First in First Out (FIFO)
What is First in First Out (FIFO) all about? It’s a valuation and asset-management method where assets that have been produced or acquired first are disposed of, sold, or used first.
In other words, it’s an inventory costing system to help managers track the cost of stock that’s been sold. It assumes that the first product purchased is the first product sold—in essence, the first in the door is the first out of the door. Makes sense, right?
Manufacturing companies and retailers rely on their inventories to track what’s bought and what’s sold. Although this sounds simple enough, if a company has a large amount of stock, it needs a sophisticated inventory tracking system. Otherwise, how will they know what’s sold? That’s why companies like using FIFO—it makes life simpler.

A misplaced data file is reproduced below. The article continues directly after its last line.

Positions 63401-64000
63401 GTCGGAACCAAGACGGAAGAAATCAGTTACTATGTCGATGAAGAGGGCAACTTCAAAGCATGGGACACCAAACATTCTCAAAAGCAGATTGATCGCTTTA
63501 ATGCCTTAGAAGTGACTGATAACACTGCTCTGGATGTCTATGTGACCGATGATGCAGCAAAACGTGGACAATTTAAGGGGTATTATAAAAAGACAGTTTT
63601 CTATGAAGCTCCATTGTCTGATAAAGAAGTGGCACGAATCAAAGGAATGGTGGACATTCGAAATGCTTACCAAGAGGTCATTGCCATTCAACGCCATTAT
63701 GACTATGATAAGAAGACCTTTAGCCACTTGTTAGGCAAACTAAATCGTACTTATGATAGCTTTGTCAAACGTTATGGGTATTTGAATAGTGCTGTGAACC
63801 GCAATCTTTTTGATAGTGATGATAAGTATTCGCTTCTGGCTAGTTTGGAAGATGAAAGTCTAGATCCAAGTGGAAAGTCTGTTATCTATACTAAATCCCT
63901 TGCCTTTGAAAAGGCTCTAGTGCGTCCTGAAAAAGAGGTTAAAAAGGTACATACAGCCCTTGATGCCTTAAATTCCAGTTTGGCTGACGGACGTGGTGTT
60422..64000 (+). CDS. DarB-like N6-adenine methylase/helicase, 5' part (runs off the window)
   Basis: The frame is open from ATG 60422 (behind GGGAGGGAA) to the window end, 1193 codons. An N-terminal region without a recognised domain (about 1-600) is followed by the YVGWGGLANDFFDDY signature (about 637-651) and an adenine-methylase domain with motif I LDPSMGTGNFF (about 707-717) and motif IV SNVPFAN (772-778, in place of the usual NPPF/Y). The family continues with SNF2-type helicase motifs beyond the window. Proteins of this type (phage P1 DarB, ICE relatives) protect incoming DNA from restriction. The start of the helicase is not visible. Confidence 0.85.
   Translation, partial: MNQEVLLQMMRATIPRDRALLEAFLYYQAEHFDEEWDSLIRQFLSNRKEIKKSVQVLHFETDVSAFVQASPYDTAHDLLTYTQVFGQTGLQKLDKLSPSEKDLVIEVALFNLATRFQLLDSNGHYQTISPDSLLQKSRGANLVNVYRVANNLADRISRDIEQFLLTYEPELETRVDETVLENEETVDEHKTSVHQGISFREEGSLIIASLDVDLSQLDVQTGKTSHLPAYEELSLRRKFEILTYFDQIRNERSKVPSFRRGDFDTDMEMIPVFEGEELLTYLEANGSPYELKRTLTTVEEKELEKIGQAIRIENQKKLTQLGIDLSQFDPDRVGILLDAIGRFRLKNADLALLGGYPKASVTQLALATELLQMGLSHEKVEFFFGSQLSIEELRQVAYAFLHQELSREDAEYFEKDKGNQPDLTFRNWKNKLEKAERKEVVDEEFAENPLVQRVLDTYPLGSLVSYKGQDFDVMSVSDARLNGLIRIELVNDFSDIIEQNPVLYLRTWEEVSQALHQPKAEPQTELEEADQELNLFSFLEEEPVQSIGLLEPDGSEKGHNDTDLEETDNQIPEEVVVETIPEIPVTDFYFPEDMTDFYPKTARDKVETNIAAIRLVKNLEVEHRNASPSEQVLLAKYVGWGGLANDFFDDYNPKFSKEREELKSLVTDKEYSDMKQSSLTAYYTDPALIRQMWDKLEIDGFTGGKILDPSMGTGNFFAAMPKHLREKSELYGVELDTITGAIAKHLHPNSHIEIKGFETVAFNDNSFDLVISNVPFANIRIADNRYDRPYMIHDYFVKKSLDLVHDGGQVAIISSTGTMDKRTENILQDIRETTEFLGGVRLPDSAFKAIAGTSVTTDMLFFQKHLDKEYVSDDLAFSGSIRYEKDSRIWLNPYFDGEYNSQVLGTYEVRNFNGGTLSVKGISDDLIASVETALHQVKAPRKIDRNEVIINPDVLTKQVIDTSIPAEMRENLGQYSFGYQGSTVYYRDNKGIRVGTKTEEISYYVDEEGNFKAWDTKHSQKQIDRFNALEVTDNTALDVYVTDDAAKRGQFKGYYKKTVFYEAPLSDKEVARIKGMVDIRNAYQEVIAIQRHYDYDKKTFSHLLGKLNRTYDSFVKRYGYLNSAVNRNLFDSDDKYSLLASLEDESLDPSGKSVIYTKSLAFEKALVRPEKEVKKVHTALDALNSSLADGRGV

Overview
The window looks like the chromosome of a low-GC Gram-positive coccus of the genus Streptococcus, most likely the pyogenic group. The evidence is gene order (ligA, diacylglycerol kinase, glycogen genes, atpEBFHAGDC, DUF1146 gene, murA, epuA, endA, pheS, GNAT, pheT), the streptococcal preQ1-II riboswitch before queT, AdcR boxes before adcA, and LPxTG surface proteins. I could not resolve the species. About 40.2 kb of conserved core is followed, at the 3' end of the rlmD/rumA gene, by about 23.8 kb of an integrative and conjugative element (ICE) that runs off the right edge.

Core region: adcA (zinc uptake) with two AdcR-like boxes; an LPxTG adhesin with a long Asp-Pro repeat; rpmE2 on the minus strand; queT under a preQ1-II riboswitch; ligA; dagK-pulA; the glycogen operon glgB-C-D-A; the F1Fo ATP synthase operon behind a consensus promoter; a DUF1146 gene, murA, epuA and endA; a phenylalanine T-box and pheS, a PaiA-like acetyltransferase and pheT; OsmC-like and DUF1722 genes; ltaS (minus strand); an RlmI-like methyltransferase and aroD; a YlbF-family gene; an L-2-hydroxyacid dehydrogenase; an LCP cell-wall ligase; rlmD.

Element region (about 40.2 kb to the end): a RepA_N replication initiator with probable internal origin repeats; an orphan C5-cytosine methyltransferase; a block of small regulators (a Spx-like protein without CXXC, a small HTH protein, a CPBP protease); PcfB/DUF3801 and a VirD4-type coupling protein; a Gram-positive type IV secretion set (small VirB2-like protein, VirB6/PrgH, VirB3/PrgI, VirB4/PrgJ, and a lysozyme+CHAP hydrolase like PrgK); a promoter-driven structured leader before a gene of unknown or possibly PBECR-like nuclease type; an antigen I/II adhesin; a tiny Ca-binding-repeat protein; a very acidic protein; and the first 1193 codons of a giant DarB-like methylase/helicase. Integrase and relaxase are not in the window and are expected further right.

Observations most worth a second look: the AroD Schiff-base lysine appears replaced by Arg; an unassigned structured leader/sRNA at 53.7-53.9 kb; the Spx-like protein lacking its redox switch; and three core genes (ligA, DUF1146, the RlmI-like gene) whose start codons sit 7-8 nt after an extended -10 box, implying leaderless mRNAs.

Example of FIFO
Here’s an example: A retailer sells jewelry. They know they bought 100 necklaces in June and 200 in July. If they sold 175 necklaces during the year, do they know immediately which necklaces they sold? Was it the ones bought in June or the ones in July? They use FIFO to assume that the 100 necklaces bought in June were the first ones sold because they were the first ones bought.
Continuing with the necklace scenario, if the 100 necklaces purchased in June cost $1 each and the ones in July cost $1.50 each, if a total of 175 were sold that year, FIFO would report the cost at $100. It doesn’t take into account that the ones purchased in July cost more.
So, using this FIFO method, the reality is that a company will report lower costs of goods sold on its income statement and its tax return than it actually incurred for that year. It’s a way for a company’s management to increase reported probability. The downside is that higher reported profits and lower costs = more taxable income.